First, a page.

That looks broken. I would trust DUMP/HEAD and distrust the DFO data. Odd. Very odd.

Hein.
Willem Grooters
Honored Contributor

Re: show device/window

Wim,

Just to get the whole picture, can you supply output of

$ SHOW DEV/FULL

and

$ DIR/FULL

Willem
Willem Grooters
OpenVMS Developer & System Manager
Wim Van den Wyngaert
Honored Contributor

Re: show device/window

Voila
Wim
Hein van den Heuvel
Honored Contributor

Re: show device/window


I notice you have DFO E2.7


I just installed DFO V2.7 [PLUS]. It seems older "2002" but it works for me.
See below.

I don't like the "E" in your version. It may be what you need, but I'd verify.
I pulled "V" from: http://www.support.compaq.com/sms/pfo/

You may also want to compare with DFU output.

Hein

$ defrag show sys$login/vol
Disk File Optimizer for OpenVMS DFG V2.7
© 2002 Compaq Information Technologies Group, L.P
:
Most Fragmented File: [X]NEWFOLDER.PST;1 (1137 extents)

$dump/head /bloc=coun=0 [X]NEWFOLDER.PST;1/out=bad.tmp
$ sea/stat bad.tmp "LBN:" /win=0
U$1:[HEIN]BAD.TMP;1

Records searched: 1973
Records matched: 1137
(16 headers
Wim Van den Wyngaert
Honored Contributor

Re: show device/window

Hein,

DFU 2.6 also reports 27 extents.

Wim
Wim
Helmut Ammer
Occasional Advisor

Re: show device/window

Wim,

in your first attachment Defrag says:
Most Fragmented File:
[OPERATIONS.SYSMGR.WVW]WIM2.LOG;2 (27 extents)
but the header dump is for OPS$MGR:[WVW]WIM2.LOG;3

In your second attachment your file is WIM.LOG;1

You can also use DFU (freeware CD) and do a
SEARCH disk/FILE=file/FRAGMENT
to check the number of extents.

Viele Gruesse
Helmut
Wim Van den Wyngaert
Honored Contributor

Re: show device/window

Helmut


I posted the output of a simular file.


My original file was already deleted.

Wim
Wim
Helmut Ammer
Occasional Advisor

Re: show device/window

Wim,

please check again! In your first attachment Defrag says file with version number 2 (TWO) has 27 extents. Then you dumped the header of version number 3 (THREE) which has 14 extents.
Different files -> different number of extents!

I checked it on my system and got always the same number of extents (using Defrag or counting retrieval pointers of using DFU).

What you see in column "Win Size" of SHOW DEV/WIND is the size of the WCB in bytes! It is not the number of extents. Each file has one WCB. Per default the WCB can map 7 retrieval pointers, which results in 144 bytes. If the file has more than 7 extents a window turn is performed, to map the next 7 pointers. No additional WCB is created.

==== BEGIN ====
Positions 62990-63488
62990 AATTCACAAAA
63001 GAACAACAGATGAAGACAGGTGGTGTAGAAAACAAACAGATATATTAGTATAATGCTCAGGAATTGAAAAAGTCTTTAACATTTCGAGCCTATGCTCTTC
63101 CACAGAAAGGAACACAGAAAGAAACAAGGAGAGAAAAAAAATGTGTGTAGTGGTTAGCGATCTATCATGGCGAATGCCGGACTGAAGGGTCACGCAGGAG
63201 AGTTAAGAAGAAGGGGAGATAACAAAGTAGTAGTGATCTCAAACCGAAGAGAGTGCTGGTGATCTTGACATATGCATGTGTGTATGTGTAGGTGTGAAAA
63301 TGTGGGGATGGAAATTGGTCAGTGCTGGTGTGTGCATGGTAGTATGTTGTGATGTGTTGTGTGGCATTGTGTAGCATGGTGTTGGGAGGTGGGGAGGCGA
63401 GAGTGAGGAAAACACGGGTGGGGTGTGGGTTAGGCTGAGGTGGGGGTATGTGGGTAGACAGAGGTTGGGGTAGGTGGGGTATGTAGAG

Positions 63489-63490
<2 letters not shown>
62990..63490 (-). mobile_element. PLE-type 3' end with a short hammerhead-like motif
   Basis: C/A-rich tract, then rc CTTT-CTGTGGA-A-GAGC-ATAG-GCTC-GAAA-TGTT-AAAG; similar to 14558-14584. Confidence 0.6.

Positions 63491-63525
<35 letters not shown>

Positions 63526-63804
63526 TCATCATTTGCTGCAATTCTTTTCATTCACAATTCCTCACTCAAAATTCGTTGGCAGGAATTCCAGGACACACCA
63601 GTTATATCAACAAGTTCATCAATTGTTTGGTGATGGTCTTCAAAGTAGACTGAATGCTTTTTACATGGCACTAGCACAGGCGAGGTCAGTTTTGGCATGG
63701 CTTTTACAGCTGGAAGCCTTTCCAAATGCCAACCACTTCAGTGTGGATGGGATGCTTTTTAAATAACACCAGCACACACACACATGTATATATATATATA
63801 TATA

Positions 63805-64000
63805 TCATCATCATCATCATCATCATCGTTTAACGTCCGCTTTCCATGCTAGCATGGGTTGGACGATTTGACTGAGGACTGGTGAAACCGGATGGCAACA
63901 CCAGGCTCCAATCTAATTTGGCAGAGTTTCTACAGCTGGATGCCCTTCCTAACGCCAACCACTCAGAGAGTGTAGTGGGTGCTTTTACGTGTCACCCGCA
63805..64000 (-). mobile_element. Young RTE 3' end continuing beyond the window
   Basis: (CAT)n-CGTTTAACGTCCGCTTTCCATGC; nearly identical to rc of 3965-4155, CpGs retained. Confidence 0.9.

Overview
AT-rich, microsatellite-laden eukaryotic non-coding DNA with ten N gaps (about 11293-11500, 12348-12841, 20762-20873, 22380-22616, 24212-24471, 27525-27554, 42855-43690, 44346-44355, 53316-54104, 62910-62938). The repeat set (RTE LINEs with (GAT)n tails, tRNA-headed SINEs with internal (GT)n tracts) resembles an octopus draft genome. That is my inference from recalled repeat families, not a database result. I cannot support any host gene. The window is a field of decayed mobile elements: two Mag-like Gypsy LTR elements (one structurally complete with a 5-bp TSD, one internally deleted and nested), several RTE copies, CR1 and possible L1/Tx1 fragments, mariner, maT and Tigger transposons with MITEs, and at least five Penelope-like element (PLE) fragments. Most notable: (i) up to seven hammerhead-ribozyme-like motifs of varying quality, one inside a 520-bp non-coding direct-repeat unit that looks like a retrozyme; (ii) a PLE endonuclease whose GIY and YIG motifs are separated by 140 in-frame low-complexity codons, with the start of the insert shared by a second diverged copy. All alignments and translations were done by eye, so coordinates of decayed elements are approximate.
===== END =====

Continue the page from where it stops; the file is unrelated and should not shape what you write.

If one extent is located next to another extent, they are not "contiguous" (virtual blocks) within the file!

For more info please see:
OpenVMS File Systems Internals from Brian Schenkenberger (Elsevier)
ISBN 1555582699

Helmut
John Eerenberg
Valued Contributor

Re: show device/window

Some practical information.

When you do a show device /window, if you see a "1C" (is it always "1C"?)under "Win Cnt" the file is in cathedral windows mode and if the file is contiguous, the "Win Size" will be 80 bytes. Technically the Window Control Block (WCB) does not use all 80 bytes, only 68. The left over 12 bytes are for the second LBN which doesn't exist if the file is contigous. All of this is to put it into one block allocated from nonpagedpool which is done in multiples of 16 bytes. So what happens if there are 3 extents? The used "Win Size" is 92 but the show device command reports it as 96. If the file has dozens of extents and "Win Cnt" says "nC", (n=1 many times) then all the WCB's are read into memory and held in nonpagedpool (watch for pool expansion).

Since the mount command only goes up to 80 retrieval pointers, coding an application to open files in cathedral mode pulls in all the retrieval pointers. There are utilities to set a volume to be mounted *as if* /windows=255 (which mean cathedreal windows are enabled for the volume) is used on the mount command. I only do this for disks that I know the fragmentation characteristics so I manage nonpagepool properly.

Also, cathedral windows can be important in the follow case: When a contiguous file is 7 * 65536 blocks long or greater (and a mount /window is not specified) there will be window control block turns even though the file is contiguous. This really hits home for files that are contiguous and 80 * 65536 blocks or more. Say I have a file that is 57,671,600 blocks and the disk is mounted /window=80, I am going to do IO performing window turns when accessing the various records that are outside a given 80 * 65536 block area (in this example there are 11 of them). The way to have the window turns reduced (e.g., see $ monitor fcp) is to set the volume or open the file with cathedral windows.
It is better to STQ then LDQ
Wim Van den Wyngaert
Honored Contributor

Re: show device/window

John,

Thank for the complete info. Especialy the large files section. This explains my window turn rate I see now.

Helmut,

I recreated the file and counted "count:" in the dump output. 585 retrieval pointers.
dump/head/block=count=0 wim.log/out=wim.lis
sea wim.lis count:/stat/noou

Files searched: 1 Buffered I/O count: 5
Records searched: 920 Direct I/O count: 2
Characters searched: 41158 Page faults: 30
Records matched: 585 Elapsed CPU time: 0 00:00:00.01
Lines printed: 0 Elapsed time: 0 00:00:00.01



Defragmenter reports 579 extents.
Most Fragmented File:
[OPERATIONS.SYSMGR.WVW]WIM.LOG;2 (579 extents)


DFU reports 77 fragments.
Most fragmented file :
WSYS01$DKA0:[OPERATIONS.SYSMGR.WVW]WIM.LOG;2 ( 19102/19104 blocks; 77 frag
ments)

Wim